Why Republicans Are Suckers for Trumpism
The Catch of the Day goes to my View colleague Megan McArdle for her essay on voters' desire for a government of cartoon heroes, and the hard reality that government is slow, difficult and frustrating even when we get our way.
But in a representative democracy, this is what we have. There is no superhero strong enough to overcome the villain. There is actually not even a villain to defeat, only the unslayable amoeboid agglomeration of 300 million citizens' worth of unenlightened self-interest.
She’s writing specifically about Trumpism and the impulse to seek easy solutions to difficult problems. But she’s absolutely correct that it’s a broadly-shared impulse in democracies, and hardly exclusive to conservatives. After all, at least some of Barack Obama's support in 2008 was tied to notions that he was new, different and might somehow break the old ways and reconfigure politics. It's probably no accident that the first tier of Democratic presidential contenders in 2008 -- Hillary Clinton, John Edwards and Obama -- had a lot less experience than also-rans Joe Biden, Chris Dodd and Bill Richardson.
Still, it’s one thing to believe in the magic of Clinton, Edwards or Obama -- or even of Howard Dean, who attracted a loyal following in 2004. Each of those candidates had a fair amount of relevant government experience. It’s another thing entirely to believe in Donald Trump -- or Ben Carson or Carly Fiorina. (Or Herman Cain or Steve Forbes.) Republican voters really are distinct in this way. They're repeatedly easier marks for people who have no business getting anywhere near the Oval Office.
Why is that? In part because Republican voters have been educated by their opinion leaders that magical solutions are worth pursuing: Defeat the Soviet Union by exposing traitors in government! Cut taxes to raise revenues! Build a wall to solve immigration! Democratic politicians, on the whole, have been less likely to go down that path, or to demonize a group of outsiders as the source of all troubles.
Inexperience may also appeal to conservatives for other reasons: If you want less government, you may be less inclined to respect government experience. If that's the assumption, however, it’s mistaken; even “severe” conservatives still want some effective government. Managing government, big or small, requires the political skills honed by talented, experienced politicians.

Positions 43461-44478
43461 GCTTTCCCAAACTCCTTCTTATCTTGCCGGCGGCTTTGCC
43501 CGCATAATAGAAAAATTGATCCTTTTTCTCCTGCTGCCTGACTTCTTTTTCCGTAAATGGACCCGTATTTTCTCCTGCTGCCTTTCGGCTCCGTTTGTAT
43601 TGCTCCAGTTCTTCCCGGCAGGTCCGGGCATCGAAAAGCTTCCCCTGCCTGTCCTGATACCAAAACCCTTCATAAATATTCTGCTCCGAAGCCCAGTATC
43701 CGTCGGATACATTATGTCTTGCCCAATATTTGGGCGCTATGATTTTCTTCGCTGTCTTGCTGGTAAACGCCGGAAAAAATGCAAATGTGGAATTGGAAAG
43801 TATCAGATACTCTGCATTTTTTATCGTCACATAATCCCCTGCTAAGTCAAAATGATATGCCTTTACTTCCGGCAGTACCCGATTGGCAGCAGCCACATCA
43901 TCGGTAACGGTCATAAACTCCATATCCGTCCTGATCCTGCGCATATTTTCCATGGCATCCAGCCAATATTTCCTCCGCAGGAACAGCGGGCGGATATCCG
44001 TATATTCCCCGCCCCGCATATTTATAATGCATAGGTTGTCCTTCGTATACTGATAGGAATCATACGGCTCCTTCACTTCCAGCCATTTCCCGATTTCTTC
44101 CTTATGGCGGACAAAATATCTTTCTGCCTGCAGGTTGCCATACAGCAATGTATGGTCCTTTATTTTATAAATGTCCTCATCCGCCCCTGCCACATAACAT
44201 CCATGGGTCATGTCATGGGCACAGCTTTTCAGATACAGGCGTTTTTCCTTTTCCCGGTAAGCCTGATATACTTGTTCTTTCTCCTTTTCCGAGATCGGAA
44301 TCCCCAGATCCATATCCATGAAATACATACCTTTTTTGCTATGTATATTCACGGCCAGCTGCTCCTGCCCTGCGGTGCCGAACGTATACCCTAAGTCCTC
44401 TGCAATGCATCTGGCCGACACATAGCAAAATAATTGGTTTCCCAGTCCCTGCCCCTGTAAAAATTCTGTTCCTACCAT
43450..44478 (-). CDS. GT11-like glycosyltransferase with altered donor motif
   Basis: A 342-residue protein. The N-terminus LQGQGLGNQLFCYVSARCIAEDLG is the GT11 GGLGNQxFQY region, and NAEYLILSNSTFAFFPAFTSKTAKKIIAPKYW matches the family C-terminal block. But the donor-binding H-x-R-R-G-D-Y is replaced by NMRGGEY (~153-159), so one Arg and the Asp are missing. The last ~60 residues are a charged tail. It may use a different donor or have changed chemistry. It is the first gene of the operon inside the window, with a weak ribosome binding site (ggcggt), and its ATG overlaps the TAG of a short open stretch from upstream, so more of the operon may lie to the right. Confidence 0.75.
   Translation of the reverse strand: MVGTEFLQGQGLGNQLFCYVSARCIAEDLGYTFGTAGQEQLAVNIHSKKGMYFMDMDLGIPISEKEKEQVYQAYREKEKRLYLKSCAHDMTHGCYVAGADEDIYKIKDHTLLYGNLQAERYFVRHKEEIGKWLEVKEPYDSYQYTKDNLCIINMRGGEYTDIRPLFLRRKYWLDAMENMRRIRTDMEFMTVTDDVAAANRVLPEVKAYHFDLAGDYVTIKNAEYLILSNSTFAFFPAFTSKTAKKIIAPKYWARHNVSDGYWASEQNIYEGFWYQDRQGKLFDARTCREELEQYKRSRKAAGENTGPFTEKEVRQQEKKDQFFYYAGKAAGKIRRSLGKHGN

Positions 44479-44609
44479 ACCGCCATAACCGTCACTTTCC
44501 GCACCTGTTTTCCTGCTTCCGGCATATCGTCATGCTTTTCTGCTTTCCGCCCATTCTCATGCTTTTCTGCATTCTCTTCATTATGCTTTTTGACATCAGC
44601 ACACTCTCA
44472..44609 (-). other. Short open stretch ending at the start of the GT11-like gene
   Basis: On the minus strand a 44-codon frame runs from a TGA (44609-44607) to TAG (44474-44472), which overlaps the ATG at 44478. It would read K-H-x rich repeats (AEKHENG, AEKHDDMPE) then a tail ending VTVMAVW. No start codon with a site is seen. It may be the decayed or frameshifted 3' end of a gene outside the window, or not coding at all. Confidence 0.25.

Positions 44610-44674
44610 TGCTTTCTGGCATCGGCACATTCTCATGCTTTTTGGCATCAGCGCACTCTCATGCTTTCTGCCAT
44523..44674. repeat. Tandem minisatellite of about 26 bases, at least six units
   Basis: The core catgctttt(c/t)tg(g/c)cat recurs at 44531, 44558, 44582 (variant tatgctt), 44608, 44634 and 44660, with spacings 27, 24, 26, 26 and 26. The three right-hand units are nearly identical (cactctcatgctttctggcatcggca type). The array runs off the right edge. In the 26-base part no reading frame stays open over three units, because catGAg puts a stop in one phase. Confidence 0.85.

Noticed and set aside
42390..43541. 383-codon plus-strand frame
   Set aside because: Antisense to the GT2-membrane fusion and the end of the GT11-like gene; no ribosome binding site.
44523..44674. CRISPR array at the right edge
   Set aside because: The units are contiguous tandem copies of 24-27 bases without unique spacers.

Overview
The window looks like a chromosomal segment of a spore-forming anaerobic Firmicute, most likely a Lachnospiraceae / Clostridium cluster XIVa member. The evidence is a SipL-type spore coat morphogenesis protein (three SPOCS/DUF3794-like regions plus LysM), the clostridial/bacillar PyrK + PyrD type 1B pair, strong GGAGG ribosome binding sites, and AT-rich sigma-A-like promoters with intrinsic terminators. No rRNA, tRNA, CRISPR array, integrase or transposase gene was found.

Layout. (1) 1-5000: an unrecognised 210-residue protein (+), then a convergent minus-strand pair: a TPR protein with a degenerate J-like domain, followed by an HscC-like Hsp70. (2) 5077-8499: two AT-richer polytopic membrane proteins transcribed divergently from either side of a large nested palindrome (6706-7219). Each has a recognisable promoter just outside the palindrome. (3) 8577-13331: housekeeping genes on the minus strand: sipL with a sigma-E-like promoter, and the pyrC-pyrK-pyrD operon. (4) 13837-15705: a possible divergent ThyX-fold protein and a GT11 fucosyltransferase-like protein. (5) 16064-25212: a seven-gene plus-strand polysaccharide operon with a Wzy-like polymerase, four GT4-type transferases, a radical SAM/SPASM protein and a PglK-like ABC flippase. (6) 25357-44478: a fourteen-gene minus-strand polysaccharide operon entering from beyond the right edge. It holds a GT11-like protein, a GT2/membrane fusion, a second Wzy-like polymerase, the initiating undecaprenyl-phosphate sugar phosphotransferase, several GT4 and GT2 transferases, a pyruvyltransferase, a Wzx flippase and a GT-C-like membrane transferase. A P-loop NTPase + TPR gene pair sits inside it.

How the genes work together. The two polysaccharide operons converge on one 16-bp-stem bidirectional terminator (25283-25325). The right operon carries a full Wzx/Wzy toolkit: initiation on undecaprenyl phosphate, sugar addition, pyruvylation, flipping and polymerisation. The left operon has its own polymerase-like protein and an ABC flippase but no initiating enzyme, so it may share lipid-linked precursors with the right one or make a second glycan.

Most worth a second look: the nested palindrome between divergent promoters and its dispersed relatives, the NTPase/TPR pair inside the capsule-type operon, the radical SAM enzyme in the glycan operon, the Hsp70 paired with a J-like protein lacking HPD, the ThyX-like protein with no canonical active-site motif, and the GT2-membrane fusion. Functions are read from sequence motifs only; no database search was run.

Some of the conservative fascination with unready candidates may stem from a misunderstanding of Ronald Reagan, the only president conservatives truly seem to like. Because Reagan came to politics from the movies (and, perhaps, because his relationship to facts was notoriously odd), he was constantly mocked by Democrats as an amateur. This seems to have led Republicans to prize amateurism.
But Reagan was a two-term governor and a long-time conservative leader before he reached the White House. Whatever his rhetoric, he was a politician, and a good one. His successes in office were tied to his political skills, not his purported amateurism.
Finally, there is the ugly part of the equation: A Republican tradition of demagoguery stretching from Joseph McCarthy to Richard Nixon, Spiro Agnew, Newt Gingrich, Sarah Palin and Ted Cruz. In their own ways, each has taught Republican voters to ignore experts, trust in easy answers and believe that the normal frustrations of politics (and geopolitics) are the product of villains, collaborators and fellow travelers. Likewise, each made the case to Republican voters that the news media is a den of biased liars. (The lesson is so ingrained that Trump was able to use the charge even against the conservative Fox News.) And, of course, they succeeded in convincing many Republican voters that any conservative politician who engages in the norms of democratic compromise is a traitor to the cause.
Did all that create Trump? Not really. Trump’s polling success is mainly a function of name recognition and massive media coverage during a period in which most voters aren’t yet genuinely engaged in the electoral process. But it has made Trump more likely by reinforcing the desire for superheroes instead of suppressing it. As a result, Republican candidates have big incentives for irresponsible leadership. Trump has just followed such incentives to their logical conclusion.
Nice catch, Megan!
Leaving aside George Wallace and other Dixiecrats, who have no influence at all on today's Democratic voters. These are tendencies, not absolutes; there are plenty of very responsible conservative Republicans, and it's easy to think of cases where liberal Democrats have been irresponsible. For example: Democrats demonized Japan on trade in the 1980s. In general, however, the messages to voters are quite different.
It's as if Democrats reacted to Republican criticisms of Obama by seeking out current community organizers who actually had no government experience to be their next nominee. Or if Democrats had decided after Bill Clinton that out-of-control appetites must have been the Big Dog's secret strength.
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